|Joanna A. van der Vant Provides Advice on How to Prevent Fraud|
|Joanna A. van der Vant has several decades of experience in accounting and real estate spanning the globe.|
|Joanna A. van der Vant Describes Methods of an Inventory Audit|
|According to Joanna A. van der Vant, inventory and asset management is challenging for business accountants, since both can be heavily targeted by auditors.|
|Joanna A. van der Vant Identifies Additional Areas for Control Points|
|Joanna A. van der Vant is currently in the accounting department at SOL Property Management, where she handles accounts payable, accounts receivable, budget, and more.|
According to Joanna A. van der Vant, errors cost companies thousands of dollars or more each year. An accountant for Sol Property Management in Chicago, Joanna A. van der Vant advises clients on the best ways to prevent costly errors among employees. Fraud can be one of the most difficult but costly financial management issues within a company. Van der Vant says that education is vital to preventing fraud in accounting. Below are some of the most common instances of fraud, according to Joanna A. van der Vant.
- Cash theft—Whether it’s a few dollars from petty cash or pocketing receipts from customers or clients, cash theft poses a serious problem. Still, as Joanna A. van der Vant points out, the amount stolen is usually small in comparison to the amount spent on controls to prevent it.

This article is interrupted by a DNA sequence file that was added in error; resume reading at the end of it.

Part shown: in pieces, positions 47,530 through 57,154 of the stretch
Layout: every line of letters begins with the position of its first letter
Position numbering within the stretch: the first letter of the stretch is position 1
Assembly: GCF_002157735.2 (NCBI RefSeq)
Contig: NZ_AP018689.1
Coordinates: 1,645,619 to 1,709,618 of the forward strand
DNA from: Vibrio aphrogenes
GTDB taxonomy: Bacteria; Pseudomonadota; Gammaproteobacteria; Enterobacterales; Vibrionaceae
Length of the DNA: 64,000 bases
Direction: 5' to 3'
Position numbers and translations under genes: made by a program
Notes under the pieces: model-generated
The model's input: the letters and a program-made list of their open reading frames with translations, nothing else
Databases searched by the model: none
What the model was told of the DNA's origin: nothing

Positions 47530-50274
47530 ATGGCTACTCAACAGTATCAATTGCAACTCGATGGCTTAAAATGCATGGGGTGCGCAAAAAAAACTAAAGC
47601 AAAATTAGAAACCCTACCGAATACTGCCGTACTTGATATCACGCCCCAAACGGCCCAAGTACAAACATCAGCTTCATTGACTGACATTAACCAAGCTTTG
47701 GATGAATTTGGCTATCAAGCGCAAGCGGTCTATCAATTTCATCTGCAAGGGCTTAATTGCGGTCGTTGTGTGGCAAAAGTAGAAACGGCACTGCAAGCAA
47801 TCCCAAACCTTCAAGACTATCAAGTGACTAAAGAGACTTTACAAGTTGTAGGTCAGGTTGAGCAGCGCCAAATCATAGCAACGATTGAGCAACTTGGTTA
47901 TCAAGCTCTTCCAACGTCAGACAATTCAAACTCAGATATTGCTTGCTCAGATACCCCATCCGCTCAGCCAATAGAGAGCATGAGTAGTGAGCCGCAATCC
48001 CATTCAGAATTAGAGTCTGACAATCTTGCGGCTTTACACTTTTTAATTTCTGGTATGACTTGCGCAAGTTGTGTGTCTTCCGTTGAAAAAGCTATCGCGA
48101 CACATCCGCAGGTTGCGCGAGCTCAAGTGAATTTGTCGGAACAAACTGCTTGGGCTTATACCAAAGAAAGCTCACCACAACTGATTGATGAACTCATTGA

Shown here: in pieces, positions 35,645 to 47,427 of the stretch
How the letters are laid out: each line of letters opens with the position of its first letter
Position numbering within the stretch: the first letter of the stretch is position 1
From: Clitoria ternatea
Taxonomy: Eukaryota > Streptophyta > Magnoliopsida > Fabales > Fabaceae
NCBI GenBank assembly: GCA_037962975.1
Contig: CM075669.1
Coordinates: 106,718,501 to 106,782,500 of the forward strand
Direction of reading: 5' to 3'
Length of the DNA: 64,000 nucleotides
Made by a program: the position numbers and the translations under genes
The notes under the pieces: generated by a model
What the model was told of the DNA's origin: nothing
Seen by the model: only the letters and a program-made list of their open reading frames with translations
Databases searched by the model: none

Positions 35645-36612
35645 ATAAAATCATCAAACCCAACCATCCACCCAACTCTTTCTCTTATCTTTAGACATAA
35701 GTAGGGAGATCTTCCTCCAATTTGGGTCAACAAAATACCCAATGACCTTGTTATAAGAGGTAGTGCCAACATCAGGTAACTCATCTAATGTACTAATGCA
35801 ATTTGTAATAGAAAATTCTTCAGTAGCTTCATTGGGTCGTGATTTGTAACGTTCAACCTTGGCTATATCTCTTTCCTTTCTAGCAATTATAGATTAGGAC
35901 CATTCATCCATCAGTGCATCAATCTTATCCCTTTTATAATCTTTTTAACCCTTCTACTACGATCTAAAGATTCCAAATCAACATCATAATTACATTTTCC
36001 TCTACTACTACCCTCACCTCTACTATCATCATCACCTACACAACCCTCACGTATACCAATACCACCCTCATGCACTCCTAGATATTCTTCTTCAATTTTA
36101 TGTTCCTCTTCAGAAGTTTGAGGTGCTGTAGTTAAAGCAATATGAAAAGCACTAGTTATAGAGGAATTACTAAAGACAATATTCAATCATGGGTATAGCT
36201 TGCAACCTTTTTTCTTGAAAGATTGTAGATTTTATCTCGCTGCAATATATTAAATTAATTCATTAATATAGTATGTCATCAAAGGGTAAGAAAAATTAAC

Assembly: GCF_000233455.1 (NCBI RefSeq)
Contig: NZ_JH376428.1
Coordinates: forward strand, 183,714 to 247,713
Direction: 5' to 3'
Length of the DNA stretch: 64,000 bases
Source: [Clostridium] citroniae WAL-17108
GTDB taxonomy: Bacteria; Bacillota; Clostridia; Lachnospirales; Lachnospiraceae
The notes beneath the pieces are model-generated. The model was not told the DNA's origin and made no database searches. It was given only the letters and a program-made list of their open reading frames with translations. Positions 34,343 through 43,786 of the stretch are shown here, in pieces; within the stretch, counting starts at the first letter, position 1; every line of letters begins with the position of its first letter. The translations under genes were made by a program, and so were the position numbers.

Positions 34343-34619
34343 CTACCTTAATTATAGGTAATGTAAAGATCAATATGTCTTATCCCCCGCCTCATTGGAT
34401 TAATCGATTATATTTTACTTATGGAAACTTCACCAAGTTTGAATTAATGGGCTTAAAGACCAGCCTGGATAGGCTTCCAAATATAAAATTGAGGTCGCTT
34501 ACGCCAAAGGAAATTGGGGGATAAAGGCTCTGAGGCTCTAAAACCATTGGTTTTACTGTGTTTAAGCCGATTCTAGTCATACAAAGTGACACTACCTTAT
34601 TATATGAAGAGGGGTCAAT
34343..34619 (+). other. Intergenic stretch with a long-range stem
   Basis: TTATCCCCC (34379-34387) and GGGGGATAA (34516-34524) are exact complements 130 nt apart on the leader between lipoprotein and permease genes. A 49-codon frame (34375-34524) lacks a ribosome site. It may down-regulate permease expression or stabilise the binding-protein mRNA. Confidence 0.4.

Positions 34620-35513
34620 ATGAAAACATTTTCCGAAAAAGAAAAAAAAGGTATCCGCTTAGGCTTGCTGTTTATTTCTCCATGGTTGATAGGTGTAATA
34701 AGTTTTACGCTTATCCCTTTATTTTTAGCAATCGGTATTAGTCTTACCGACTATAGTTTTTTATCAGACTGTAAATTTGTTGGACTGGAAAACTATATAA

- Investment theft—Far more disastrous than cash theft is theft of investments. Entire investment accounts can be wiped out before anyone is aware of it, Joanna A. van der Vant cautions. Great care should be taken to put controls in place to prevent this.
- Expense account falsification—Your employees turn in expense reports and may even attach receipts, but how can you be sure those records haven’t been doctored? Joanna A. van der Vant emphasizes that controls for this type of fraud can be costly and difficult to implement, so be sure the amount you’re losing outweighs the cost to police it.
- Incorrect financial information—Deliberately misleading investors can affect a business’s stock price. Internal audits can help offset this, asserts Joanna A. van der Vant.
- Theft of inventory—Whether the theft is something as expensive as a laptop computer or as inexpensive as ink pens from the supply room, these losses can add up, according to Joanna A. van der Vant. Limiting access to areas where equipment and supplies are stored and employing security guards are two ways Joanna A. van der Vant has found to help reduce loss.
- Employee debt—If employees get advances on travel expenses or pay they may upon occasion forget to pay them back unless asked, Joanna A. van der Vant warns. Controls should be put in place to track those loans.
- Kickbacks—If left unchecked, purchasing staff may receive kickbacks from suppliers in exchange for continued business, Joanna A. van der Vant advises. According to Joanna A. van der Vant, those kickbacks can be in the form of cash or gifts and may result in a business paying more than it should for those items.
Joanna A. van der Vant is an accountant who is currently pursuing her CPA and Master of Accounting and Financial Management. In her position at Sol Property Management, Joanna A. van der Vant handles accounts receivable and payable, budgeting, and more.
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